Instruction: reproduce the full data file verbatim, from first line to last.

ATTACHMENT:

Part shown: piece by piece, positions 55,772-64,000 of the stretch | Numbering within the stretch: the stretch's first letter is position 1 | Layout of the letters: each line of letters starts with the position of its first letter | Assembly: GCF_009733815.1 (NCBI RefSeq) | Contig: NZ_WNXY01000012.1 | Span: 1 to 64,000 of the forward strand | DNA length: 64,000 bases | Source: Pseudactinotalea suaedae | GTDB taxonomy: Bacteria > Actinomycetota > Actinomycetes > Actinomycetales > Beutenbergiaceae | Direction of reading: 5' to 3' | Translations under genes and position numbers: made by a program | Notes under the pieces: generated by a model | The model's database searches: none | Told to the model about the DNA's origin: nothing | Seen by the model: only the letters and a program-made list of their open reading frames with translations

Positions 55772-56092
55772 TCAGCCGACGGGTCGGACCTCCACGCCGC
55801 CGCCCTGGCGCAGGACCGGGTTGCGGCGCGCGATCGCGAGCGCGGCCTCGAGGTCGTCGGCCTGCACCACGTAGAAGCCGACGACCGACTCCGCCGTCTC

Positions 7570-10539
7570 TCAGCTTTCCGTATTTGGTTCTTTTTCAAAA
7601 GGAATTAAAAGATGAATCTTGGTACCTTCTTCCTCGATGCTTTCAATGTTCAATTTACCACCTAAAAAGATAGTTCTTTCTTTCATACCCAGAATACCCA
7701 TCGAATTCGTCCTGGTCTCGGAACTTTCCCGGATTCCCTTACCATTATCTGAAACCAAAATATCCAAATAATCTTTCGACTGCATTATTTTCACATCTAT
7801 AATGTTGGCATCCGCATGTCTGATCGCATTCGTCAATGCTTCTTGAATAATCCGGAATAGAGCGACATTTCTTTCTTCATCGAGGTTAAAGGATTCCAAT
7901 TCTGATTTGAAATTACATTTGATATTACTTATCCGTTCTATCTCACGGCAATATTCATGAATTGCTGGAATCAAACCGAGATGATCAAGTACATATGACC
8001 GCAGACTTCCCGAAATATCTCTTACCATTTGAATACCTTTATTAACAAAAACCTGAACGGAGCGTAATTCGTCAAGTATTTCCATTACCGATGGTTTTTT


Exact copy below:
Part shown: piece by piece, positions 55,772-64,000 of the stretch | Numbering within the stretch: the stretch's first letter is position 1 | Layout of the letters: each line of letters starts with the position of its first letter | Assembly: GCF_009733815.1 (NCBI RefSeq) | Contig: NZ_WNXY01000012.1 | Span: 1 to 64,000 of the forward strand | DNA length: 64,000 bases | Source: Pseudactinotalea suaedae | GTDB taxonomy: Bacteria > Actinomycetota > Actinomycetes > Actinomycetales > Beutenbergiaceae | Direction of reading: 5' to 3' | Translations under genes and position numbers: made by a program | Notes under the pieces: generated by a model | The model's database searches: none | Told to the model about the DNA's origin: nothing | Seen by the model: only the letters and a program-made list of their open reading frames with translations

Positions 55772-56092
55772 TCAGCCGACGGGTCGGACCTCCACGCCGC
55801 CGCCCTGGCGCAGGACCGGGTTGCGGCGCGCGATCGCGAGCGCGGCCTCGAGGTCGTCGGCCTGCACCACGTAGAAGCCGACGACCGACTCCGCCGTCTC

Positions 7570-10539
7570 TCAGCTTTCCGTATTTGGTTCTTTTTCAAAA
7601 GGAATTAAAAGATGAATCTTGGTACCTTCTTCCTCGATGCTTTCAATGTTCAATTTACCACCTAAAAAGATAGTTCTTTCTTTCATACCCAGAATACCCA
7701 TCGAATTCGTCCTGGTCTCGGAACTTTCCCGGATTCCCTTACCATTATCTGAAACCAAAATATCCAAATAATCTTTCGACTGCATTATTTTCACATCTAT
7801 AATGTTGGCATCCGCATGTCTGATCGCATTCGTCAATGCTTCTTGAATAATCCGGAATAGAGCGACATTTCTTTCTTCATCGAGGTTAAAGGATTCCAAT
7901 TCTGATTTGAAATTACATTTGATATTACTTATCCGTTCTATCTCACGGCAATATTCATGAATTGCTGGAATCAAACCGAGATGATCAAGTACATATGACC
8001 GCAGACTTCCCGAAATATCTCTTACCATTTGAATACCTTTATTAACAAAAACCTGAACGGAGCGTAATTCGTCAAGTATTTCCATTACCGATGGTTTTTT